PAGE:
In one embodiment, the antibacterial cleanser solution of this invention is made from two parts. Part A of the product is a liquid carrier comprising water, surfactant, and organic acid--this liquid part can be stored in a luer-lock syringe. Part B is a disinfectant powder, preferably doxycycline powder--the powder part can be stored in a medication bottle with an opening adapted for receiving the syringe. In practice, a dentist inserts the luer-lock syringe containing the liquid carrier into the bottle and locks the syringe in place by twisting it. Once the syringe is locked in place, the dentist depresses the syringe plunger to fill the bottle with the liquid carrier. The inter-locked syringe and bottle assembly can be gently rocked back and forth allowing the liquid to fully dissolve the tetracycline powder. Then, the dentist draws the solution from the bottle and into the syringe. The dentist is now ready to express the cleanser solution into the root canal of the tooth being treated. First, the dentist places an irrigation needle/probe onto the syringe. Then, the dentist slowly expresses some of the solution into the root canal of the tooth. An endodontic file can be used to mechanically agitate the solution. The solution is allowed to remain in the canal of a sufficient period of time so that it can soak into the root canal surfaces. During this step, the solution cleans and disinfects the canal. The remaining solution in the syringe can be used to rinse and flush the canal.
It should be understood that the above-described starting materials (an aqueous liquid part comprising surfactant and organic acid and a powder part comprising disinfectant) are only one example of the materials that can be used to prepare the antibacterial, cleanser solution of this invention. The foregoing embodiment is meant for illustration purposes and should not be considered restrictive. Workers skilled in the art will appreciate that other materials and methods can be used to make the solutions of this invention. For instance, a powder part comprising disinfectant and surfactant may be prepared and combined with a liquid part comprising an organic acid component. In another embodiment, the powder part may include the disinfectant and organic acid, while the liquid part includes the surfactant. These are only some examples of materials and methods that can be used without departing from the spirit and scope of the present invention.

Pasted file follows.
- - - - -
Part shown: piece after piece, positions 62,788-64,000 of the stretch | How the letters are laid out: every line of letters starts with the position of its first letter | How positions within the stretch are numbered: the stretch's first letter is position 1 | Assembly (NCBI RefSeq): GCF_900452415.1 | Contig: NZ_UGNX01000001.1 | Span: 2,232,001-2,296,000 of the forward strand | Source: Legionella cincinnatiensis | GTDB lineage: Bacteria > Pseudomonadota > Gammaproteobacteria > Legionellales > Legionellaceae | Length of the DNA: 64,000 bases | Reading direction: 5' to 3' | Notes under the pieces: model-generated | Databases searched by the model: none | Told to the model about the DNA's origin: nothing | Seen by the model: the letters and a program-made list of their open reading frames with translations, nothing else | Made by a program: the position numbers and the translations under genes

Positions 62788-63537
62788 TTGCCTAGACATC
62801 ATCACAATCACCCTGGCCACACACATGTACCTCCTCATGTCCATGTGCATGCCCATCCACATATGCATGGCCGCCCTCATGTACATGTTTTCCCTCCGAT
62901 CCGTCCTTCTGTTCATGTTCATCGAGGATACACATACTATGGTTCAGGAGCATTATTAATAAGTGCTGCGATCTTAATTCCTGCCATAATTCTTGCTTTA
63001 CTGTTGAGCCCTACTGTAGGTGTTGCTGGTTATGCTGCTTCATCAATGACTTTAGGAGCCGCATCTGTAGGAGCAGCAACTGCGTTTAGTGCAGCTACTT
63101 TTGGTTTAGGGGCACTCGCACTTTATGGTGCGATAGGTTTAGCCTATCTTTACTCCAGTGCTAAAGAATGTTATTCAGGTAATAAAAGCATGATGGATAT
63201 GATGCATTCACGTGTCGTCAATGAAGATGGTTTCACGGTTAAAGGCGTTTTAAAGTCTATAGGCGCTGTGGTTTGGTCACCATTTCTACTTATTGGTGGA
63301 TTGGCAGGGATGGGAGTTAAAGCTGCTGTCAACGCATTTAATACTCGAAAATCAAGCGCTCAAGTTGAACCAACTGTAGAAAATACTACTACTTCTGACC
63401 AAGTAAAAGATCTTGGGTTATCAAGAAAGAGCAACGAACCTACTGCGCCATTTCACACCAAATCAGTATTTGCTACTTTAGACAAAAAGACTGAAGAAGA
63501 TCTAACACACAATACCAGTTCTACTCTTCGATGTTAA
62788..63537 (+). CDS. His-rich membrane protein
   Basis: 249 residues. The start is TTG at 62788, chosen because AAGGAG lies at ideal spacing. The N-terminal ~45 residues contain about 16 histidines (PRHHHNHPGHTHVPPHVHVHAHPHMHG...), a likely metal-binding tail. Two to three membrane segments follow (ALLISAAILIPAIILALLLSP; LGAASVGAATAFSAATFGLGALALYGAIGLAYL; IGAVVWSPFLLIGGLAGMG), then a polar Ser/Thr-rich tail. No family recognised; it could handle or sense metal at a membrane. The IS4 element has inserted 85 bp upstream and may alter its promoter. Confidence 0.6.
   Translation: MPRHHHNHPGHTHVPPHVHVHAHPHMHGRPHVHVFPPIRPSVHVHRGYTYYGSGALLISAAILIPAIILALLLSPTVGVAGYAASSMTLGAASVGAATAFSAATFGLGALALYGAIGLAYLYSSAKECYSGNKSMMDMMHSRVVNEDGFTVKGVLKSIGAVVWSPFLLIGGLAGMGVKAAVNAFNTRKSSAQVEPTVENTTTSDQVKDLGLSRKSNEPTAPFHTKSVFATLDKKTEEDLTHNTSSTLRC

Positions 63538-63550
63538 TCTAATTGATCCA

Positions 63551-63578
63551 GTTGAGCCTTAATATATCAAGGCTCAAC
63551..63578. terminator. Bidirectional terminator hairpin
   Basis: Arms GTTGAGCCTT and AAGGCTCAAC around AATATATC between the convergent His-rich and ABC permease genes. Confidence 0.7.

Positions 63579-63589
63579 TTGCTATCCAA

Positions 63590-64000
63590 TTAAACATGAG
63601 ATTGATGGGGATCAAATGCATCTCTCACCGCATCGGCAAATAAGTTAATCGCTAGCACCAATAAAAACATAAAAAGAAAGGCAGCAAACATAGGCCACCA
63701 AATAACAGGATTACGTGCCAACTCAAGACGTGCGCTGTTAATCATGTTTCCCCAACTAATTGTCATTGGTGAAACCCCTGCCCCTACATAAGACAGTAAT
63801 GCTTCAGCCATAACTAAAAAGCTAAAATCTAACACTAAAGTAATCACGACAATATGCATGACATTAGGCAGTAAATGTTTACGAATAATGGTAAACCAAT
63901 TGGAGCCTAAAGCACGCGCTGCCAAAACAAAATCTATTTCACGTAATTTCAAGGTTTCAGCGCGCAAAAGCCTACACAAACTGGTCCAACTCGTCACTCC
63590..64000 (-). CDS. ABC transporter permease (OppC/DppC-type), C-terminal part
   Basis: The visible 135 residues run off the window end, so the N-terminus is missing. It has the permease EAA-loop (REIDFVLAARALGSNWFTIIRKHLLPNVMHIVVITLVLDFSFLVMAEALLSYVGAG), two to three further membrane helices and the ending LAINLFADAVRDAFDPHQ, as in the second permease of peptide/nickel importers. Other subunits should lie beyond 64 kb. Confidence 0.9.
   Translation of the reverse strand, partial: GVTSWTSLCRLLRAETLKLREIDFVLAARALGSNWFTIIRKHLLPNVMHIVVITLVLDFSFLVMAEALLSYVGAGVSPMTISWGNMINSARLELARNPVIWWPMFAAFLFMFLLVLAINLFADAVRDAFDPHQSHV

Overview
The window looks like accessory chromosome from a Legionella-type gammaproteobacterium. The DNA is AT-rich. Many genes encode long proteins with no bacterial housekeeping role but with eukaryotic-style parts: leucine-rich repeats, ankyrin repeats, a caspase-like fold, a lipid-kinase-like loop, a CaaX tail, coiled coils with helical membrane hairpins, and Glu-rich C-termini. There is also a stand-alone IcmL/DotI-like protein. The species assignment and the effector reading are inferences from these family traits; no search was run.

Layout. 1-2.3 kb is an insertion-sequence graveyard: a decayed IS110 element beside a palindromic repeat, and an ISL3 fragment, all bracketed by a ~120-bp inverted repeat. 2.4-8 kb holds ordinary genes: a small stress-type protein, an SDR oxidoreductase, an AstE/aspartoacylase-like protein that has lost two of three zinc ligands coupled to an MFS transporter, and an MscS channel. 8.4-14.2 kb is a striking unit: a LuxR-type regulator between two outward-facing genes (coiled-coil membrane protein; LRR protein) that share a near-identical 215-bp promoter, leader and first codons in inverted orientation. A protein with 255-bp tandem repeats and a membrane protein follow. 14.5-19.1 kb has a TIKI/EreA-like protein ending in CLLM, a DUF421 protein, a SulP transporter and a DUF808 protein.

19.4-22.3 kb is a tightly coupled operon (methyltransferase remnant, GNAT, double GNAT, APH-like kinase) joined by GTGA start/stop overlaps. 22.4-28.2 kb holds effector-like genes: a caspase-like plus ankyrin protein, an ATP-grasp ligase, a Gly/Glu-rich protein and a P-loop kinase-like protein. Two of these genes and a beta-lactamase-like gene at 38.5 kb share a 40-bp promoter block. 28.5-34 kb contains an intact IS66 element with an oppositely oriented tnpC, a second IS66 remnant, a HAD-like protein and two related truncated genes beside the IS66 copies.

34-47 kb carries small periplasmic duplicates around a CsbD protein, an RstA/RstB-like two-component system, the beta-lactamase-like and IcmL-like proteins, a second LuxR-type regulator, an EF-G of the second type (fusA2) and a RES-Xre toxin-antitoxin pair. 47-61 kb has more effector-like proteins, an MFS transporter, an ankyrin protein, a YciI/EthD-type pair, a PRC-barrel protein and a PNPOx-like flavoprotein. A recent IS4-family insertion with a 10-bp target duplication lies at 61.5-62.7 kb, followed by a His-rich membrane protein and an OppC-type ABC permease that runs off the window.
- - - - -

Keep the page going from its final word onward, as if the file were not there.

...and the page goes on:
The methods of the present invention can be used on surfaces of instrumented root canals, sites prepared for periodontal procedures, sites prepared for tooth restoration or reconstruction, and sites prepared for bone restoration or reconstruction. In a preferred mode of the present invention, the prepared tooth surface is irrigated for between 1 minute and 1 hour, preferably between 1 and 30 minutes and more preferably from about 1 to about 10 minutes.
Although the methods of using the solution described above are exemplary for the present invention, there are other embodiments that may be foreseen by those skilled in the art. The solution of the present invention can also have use in preparation for implants in the animal body. Such foreseeable preparations include use with cochlear, cranial, sternum, other custom implants or functional shapes made for the body. Other embodiments can be used for preparation for insertion of universal plates for orthopedic use, bone screws, rods & pins for orthopedic use (IM nails, femoral rods or plugs, long bone fractures, etc.), tendon anchors, suture anchors and tacks, graft retainers and marrow sampling ports.